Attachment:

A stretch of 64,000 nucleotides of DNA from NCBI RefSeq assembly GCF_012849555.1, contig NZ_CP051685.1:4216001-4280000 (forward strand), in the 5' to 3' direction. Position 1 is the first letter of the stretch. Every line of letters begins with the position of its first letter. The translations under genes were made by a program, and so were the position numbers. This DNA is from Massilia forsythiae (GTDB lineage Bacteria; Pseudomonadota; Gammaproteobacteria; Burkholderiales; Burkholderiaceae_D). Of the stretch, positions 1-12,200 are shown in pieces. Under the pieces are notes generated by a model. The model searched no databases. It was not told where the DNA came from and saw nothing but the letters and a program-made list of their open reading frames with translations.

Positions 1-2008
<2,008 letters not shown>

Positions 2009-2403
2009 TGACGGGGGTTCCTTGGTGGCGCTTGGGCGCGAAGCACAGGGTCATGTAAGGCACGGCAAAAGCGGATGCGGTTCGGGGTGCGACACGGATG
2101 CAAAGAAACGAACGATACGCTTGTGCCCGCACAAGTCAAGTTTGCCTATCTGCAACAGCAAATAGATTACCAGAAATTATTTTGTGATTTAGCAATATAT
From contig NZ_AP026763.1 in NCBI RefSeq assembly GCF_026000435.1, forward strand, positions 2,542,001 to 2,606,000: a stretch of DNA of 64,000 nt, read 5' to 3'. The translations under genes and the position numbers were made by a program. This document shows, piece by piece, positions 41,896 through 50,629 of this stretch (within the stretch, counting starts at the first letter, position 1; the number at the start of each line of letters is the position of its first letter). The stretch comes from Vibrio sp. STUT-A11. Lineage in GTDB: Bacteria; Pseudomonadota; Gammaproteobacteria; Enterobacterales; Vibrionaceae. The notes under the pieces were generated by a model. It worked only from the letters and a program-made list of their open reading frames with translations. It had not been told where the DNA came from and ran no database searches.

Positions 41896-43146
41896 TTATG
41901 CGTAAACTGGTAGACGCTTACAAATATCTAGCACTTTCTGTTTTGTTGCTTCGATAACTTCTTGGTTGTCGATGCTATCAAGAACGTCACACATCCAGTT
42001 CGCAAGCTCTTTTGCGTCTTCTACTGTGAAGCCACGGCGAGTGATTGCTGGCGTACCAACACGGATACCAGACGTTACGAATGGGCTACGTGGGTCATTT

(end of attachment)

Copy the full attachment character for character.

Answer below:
A stretch of 64,000 nucleotides of DNA from NCBI RefSeq assembly GCF_012849555.1, contig NZ_CP051685.1:4216001-4280000 (forward strand), in the 5' to 3' direction. Position 1 is the first letter of the stretch. Every line of letters begins with the position of its first letter. The translations under genes were made by a program, and so were the position numbers. This DNA is from Massilia forsythiae (GTDB lineage Bacteria; Pseudomonadota; Gammaproteobacteria; Burkholderiales; Burkholderiaceae_D). Of the stretch, positions 1-12,200 are shown in pieces. Under the pieces are notes generated by a model. The model searched no databases. It was not told where the DNA came from and saw nothing but the letters and a program-made list of their open reading frames with translations.

Positions 1-2008
<2,008 letters not shown>

Positions 2009-2403
2009 TGACGGGGGTTCCTTGGTGGCGCTTGGGCGCGAAGCACAGGGTCATGTAAGGCACGGCAAAAGCGGATGCGGTTCGGGGTGCGACACGGATG
2101 CAAAGAAACGAACGATACGCTTGTGCCCGCACAAGTCAAGTTTGCCTATCTGCAACAGCAAATAGATTACCAGAAATTATTTTGTGATTTAGCAATATAT
From contig NZ_AP026763.1 in NCBI RefSeq assembly GCF_026000435.1, forward strand, positions 2,542,001 to 2,606,000: a stretch of DNA of 64,000 nt, read 5' to 3'. The translations under genes and the position numbers were made by a program. This document shows, piece by piece, positions 41,896 through 50,629 of this stretch (within the stretch, counting starts at the first letter, position 1; the number at the start of each line of letters is the position of its first letter). The stretch comes from Vibrio sp. STUT-A11. Lineage in GTDB: Bacteria; Pseudomonadota; Gammaproteobacteria; Enterobacterales; Vibrionaceae. The notes under the pieces were generated by a model. It worked only from the letters and a program-made list of their open reading frames with translations. It had not been told where the DNA came from and ran no database searches.

Positions 41896-43146
41896 TTATG
41901 CGTAAACTGGTAGACGCTTACAAATATCTAGCACTTTCTGTTTTGTTGCTTCGATAACTTCTTGGTTGTCGATGCTATCAAGAACGTCACACATCCAGTT
42001 CGCAAGCTCTTTTGCGTCTTCTACTGTGAAGCCACGGCGAGTGATTGCTGGCGTACCAACACGGATACCAGACGTTACGAATGGGCTACGTGGGTCATTT